Comic-Con International 2004 is over as you read these words, but it hasn't even started as I write them. Did the comics outfits announce exciting new projects during the event? Did the Hollywood types pick up a slew of movie options? Did the convention set yet another new attendance record? The answers to those questions are, for me, days away.
Did comics fans have a good time at Comic-Con? Did the comics pros have a good and successful convention? Did my friends enjoy themselves? Are they bringing back any presents for me? Again, I won't have the answers to these questions for days.
What I do have is a pair of comics reviews for you. Because I wasn't kidding around when I said TOT was resuming its original daily schedule. God help us all!
In COMIC PARTY VOLUME 1 [ToykoPop; $9.99], college student Sendoh takes his first steps into the world of doijinshi - unofficial, amateur manga which often features new stories of existing anime/manga characters. He finds a new outlet for his art when a friend takes him to his first "comic party," a convention where amateur creators sell their self-published comics to an eager audience. Japanese publishers look the other way at the rampant copyright violations, seeing these amateur efforts as a training ground for their future creators.
COMIC PARTY is schizophrenic. Sendoh's new-found passion and its effects - often negative - on his life are more interesting to me than the exaggerated slapstick which writer/artist Sekihiko Inui inserts into his convention sequences. I love the human interest elements, but the humor of an angry girlfriend swinging a nail-studded baseball bat is utterly lost on me.
This volume has 11 pages of special features, including a welcome glossary of manga terms, a short explanation of "cosplay" (costume playing), and a selection of "cosplay" photos. It's a satisfying package for your ten bucks.
MAD #443 [E.C. Publications; $3.50] keeps with the magazine's grand tradition of cashing in on Hollywood blockbusters by mocking them within an inch of their lives. Harry Potter - or, as parody writer Desmond Devlin would have it, Harry Plodder - is the cover feature. The spoof of the new Potter movie started out slowly, two pages of cast introductions by song with excessive pimples added to the young actors by artist Hermann Meija, but picked up after that and enticed a honest chuckle or two from me. A funny dig at Sean Hannity surprised me. I don't recall such casual political humor in the mag when I was a regular reader or on my infrequent readings since then.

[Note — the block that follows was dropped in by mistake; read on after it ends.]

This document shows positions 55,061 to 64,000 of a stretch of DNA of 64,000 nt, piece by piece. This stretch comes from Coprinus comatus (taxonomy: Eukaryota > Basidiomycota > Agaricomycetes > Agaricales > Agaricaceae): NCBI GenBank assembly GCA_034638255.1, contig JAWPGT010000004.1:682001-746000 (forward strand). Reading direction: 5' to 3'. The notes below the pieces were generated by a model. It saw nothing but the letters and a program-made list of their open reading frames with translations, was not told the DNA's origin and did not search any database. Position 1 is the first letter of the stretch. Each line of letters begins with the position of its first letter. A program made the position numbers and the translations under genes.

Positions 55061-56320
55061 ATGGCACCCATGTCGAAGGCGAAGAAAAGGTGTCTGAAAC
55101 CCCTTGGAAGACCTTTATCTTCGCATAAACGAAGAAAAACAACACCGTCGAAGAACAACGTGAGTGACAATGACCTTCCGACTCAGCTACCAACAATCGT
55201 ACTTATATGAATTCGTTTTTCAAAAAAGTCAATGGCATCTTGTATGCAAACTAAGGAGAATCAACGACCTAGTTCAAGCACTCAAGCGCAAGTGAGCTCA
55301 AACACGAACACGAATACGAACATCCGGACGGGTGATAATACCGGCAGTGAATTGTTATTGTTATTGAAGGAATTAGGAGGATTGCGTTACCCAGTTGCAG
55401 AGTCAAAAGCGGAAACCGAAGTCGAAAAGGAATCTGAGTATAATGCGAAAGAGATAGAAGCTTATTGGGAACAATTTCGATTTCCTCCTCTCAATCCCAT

MAD is a mixed bag. Some material is annoyingly repetitive - a spoof of QUEER EYE FOR THE STRAIGHT GUY offered nothing but the predicable gags - and some fairly clever. The best features in the issue were "Special Edition Games and Toys We'd Like To See" and the Marc Hempel-drawn "The Mad World of High-Tech Communications." I also enjoyed the Barry Liebmann "How Gay Marriages Really Affect You" with terrific art by Paul Coker; it was humorous and profound, always a welcome combination.
On the downside, old stalwart "Spy Vs. Spy" hasn't been funny since creator Antonio Prohias passed away. The feature should have been retired years ago.
MAD, arguably the iconic American humor magazine, still has enough zing in it to make it worth checking out from time to time. That's true even for older readers like me who have to watch their zing levels very carefully.
New TONY POLLS questions for the week of July 26 were posted today. Following up on last week's Emmy Awards nominations for the outstanding comedy series, outstanding lead and supporting actors and actress in a comedy series, and outstanding variety, music, or comedy series, this week's polls ask you to make your picks in the drama categories. Cast your ballots at:
ZERO: Burn your money before buying any comic receiving this rating. It doesn't *necessarily* mean there's absolutely nothing of value here - though it *could* - but whatever value it might possess shrinks into insignificance before its overall awfulness.
ONE: Buy something else. Maybe I found something which wasn't completely dreadful in the item, but not enough for me to recommend it when there are better comics available. I only want what's best for you, my children.
TWO: Basic judgment call. I found some value, but not enough to recommend it. My review should give you enough info to decide if you want to take a chance on it. Are you feeling lucky today, punk? Well, are you?
THREE: This denotes something I find perfectly respectable. There are better books out there, but I wouldn't regret buying this item. Based on my review, you should be able to determine if it's of interest to you. Let the Force guide you.
FOUR: I recommend anything earning this rating. Unless you don't like the genre, subject matter, or past work of the creators, I believe you'll enjoy this item. Isn't it uncanny how I can look right into your soul that way?
FIVE: Anything getting this rating is among the best comicdom has to offer. You should buy/read this, even if the genre/subject matter doesn't appeal to you. It's for your own good. Me, I live for comics and books this good...but not in a pathetic "Comic-Book Guy" sort of way.
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